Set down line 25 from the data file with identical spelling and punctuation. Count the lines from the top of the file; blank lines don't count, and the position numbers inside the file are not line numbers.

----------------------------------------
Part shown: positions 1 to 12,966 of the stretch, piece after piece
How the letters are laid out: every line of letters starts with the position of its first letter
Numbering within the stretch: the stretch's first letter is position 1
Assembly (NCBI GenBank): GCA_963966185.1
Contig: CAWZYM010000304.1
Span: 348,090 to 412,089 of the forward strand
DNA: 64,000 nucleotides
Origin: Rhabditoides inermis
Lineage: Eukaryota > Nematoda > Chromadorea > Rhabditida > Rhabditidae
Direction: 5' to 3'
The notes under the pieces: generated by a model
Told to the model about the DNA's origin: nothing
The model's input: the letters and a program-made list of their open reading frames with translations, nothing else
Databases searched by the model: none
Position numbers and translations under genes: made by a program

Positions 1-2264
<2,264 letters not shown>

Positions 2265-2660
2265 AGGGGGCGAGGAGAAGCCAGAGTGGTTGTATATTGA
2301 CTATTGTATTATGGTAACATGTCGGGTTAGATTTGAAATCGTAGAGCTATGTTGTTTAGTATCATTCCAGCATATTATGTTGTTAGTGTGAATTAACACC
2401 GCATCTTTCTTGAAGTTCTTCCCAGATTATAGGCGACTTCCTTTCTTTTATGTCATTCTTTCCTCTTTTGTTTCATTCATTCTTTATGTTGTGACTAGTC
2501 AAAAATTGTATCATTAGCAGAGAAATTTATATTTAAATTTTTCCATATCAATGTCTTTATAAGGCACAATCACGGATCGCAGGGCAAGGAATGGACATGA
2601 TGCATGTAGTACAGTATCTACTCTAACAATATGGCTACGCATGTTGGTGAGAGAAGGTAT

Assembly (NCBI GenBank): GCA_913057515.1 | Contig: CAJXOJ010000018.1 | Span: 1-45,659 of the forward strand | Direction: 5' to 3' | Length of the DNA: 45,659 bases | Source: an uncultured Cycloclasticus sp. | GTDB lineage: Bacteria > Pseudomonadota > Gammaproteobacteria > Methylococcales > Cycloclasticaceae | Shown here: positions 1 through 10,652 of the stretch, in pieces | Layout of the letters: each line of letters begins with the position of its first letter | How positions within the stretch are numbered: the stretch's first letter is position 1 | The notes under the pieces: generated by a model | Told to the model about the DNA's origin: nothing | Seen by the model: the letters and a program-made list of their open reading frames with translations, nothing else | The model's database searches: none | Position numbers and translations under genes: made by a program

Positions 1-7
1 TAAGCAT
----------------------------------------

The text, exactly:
Positions 1-7